New building standards being considered by the San Mateo County Board of Supervisors could mandate that all new buildings use electric fuel sources for space and water heating and clothes drying. The proposed standards, dubbed “reach codes,” would provide exceptions for appliances such as stoves and fireplaces in single-family homes.
While the plan is for the new codes to go into effect early next year, the board also directed staff to research a gas ban, which could require all-electric appliances in new construction. This wouldn’t be brought before the Board of Supervisors until after the reach codes are approved, county officials said.
The California Energy Commission permits local governments to enact energy requirements that go beyond the state’s standards with an extensive application. The technical nature of the application has dissuaded the county from pursuing this application before.
“It’s challenging for local governments,” said Rachael Londer, resource conservation specialist with the San Mateo County Office of Sustainability. “We have to demonstrate it is cost-effective.”
Peninsula Clean Energy, however, is helping make the process easier. The local electricity provider has created a model for the county to use for its reach codes. The city of Half Moon Bay is also looking at Peninsula Clean Energy’s resources and plans to give an update to City Council members on Nov. 5, said Public Works Program Manager Jennifer Chong.
“We appreciate the desire to remain consistent with our neighboring jurisdictions and want to ensure we are considering the best interests for our community, especially given our unique location on the coast,” Chong said in an email.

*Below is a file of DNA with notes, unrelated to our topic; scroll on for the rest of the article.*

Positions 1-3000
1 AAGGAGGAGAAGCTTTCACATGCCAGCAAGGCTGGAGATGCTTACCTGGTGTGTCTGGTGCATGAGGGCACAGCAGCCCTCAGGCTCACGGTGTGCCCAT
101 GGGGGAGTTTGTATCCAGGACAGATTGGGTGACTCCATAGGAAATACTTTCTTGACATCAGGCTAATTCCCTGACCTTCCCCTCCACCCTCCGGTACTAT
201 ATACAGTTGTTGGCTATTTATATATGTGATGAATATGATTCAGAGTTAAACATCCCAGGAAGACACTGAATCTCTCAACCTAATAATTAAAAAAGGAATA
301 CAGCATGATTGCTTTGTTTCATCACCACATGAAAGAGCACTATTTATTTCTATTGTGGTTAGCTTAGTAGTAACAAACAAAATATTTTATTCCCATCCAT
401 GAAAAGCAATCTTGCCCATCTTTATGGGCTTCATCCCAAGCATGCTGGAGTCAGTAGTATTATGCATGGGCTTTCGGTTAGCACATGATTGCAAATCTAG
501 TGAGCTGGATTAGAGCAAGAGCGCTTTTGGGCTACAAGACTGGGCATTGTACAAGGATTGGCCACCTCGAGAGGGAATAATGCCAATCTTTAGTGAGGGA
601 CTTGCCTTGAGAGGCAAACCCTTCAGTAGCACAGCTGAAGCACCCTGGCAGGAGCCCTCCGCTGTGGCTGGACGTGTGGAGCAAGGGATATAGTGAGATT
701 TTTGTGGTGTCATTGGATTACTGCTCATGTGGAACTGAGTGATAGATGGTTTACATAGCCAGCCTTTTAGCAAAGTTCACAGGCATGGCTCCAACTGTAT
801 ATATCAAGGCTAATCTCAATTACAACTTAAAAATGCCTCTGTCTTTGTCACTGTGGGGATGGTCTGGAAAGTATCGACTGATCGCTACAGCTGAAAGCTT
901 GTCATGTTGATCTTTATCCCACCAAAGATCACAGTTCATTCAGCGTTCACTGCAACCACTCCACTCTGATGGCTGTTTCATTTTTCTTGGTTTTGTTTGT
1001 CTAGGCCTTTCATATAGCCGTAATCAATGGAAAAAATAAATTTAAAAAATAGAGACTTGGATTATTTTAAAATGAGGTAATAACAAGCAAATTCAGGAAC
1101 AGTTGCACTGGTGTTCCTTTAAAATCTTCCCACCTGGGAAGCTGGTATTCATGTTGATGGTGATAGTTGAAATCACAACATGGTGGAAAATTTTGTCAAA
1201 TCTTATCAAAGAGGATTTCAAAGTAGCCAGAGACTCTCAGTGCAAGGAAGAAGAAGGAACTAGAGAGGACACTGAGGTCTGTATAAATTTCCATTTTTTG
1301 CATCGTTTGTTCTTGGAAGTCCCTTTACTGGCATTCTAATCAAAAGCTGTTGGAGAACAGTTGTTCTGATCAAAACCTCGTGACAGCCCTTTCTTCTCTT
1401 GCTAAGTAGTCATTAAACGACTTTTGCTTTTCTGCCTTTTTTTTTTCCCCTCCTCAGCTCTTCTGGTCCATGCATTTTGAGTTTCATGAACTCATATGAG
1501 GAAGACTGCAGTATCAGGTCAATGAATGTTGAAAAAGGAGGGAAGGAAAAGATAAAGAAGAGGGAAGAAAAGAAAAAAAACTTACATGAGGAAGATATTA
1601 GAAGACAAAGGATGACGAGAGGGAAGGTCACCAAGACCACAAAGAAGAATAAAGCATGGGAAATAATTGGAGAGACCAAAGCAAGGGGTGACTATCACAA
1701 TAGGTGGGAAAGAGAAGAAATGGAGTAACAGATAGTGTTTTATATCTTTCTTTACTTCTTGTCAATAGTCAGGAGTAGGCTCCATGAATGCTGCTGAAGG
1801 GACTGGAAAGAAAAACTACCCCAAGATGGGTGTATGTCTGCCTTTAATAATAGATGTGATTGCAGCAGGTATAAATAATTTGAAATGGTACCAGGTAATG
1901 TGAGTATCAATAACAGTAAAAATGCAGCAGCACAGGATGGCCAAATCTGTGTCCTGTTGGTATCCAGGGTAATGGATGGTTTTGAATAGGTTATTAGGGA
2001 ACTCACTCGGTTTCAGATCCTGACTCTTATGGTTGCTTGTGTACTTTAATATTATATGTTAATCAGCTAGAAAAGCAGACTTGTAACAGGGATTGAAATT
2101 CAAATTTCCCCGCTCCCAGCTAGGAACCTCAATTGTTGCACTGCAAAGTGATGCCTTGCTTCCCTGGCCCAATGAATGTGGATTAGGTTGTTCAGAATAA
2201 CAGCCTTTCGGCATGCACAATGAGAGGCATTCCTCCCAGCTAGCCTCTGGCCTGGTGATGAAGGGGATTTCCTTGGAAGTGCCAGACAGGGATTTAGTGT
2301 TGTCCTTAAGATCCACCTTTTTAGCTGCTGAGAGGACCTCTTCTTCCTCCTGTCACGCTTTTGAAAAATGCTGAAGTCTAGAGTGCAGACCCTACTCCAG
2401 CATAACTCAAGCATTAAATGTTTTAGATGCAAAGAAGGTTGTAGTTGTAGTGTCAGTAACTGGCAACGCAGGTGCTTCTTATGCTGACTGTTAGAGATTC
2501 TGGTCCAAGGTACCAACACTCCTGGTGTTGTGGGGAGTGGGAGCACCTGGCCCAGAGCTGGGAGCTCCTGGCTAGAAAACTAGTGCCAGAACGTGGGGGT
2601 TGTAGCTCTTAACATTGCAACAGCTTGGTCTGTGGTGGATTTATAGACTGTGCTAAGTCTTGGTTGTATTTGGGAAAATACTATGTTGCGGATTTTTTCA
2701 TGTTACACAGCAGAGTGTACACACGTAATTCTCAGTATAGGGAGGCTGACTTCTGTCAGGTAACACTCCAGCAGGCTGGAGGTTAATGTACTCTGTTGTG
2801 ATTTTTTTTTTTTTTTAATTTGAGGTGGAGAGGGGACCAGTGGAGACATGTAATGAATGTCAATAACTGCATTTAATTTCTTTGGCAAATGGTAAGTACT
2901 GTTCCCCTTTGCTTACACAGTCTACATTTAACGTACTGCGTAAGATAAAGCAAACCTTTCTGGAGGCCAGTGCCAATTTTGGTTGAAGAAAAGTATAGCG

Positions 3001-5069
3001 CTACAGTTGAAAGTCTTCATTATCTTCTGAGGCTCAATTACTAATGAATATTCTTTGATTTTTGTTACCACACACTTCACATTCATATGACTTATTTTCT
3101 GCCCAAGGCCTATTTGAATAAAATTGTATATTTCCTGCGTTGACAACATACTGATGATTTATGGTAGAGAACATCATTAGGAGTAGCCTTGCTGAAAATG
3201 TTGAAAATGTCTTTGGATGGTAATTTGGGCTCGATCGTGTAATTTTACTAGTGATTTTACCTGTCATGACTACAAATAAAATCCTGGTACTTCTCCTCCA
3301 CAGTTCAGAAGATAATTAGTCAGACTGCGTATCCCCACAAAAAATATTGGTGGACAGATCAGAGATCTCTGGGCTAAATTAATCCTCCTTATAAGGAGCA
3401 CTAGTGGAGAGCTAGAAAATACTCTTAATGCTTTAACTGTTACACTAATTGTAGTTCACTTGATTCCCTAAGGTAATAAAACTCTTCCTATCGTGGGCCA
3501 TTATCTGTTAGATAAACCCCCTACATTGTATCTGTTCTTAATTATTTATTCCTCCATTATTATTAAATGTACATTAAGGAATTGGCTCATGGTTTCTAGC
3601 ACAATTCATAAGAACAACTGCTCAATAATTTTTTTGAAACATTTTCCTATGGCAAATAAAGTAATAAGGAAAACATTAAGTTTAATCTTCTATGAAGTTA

The reach codes wouldn’t apply to existing structures, meaning homeowners wouldn’t need to switch to electric-fueled appliances. But the Office of Sustainability plans to conduct more outreach and host informational events to encourage people to consider retrofitting. Residents can sign up to be notified of these events through peninsulareachcodes.org.
Londer said the Office of Sustainability tweaked Peninsula Clean Energy’s model, inspired by what Menlo Park has done.
Menlo Park doesn’t have a full gas ban like the one Berkeley has or the one San Jose is going to implement. However, it does require new multifamily units with four stories or more and nonresidential buildings to be all-electric. Single-family and multifamily units under three stories are all-electric but can have natural gas stoves and fireplaces.
The county is proposing to follow Menlo Park’s example. Additionally, the new reach codes would require more electric vehicle spaces in all types of buildings.
Building this way saves money. A single-family, all-electric home can save more than $5,000 in construction costs and nearly $4,500 in operational costs.
It’s also a way to reach the state’s goal to reach carbon neutrality by 2045. It’s also better in the event of power outages, Londer said.
“The best way to be resilient is to have rooftop solar and batteries,” she said.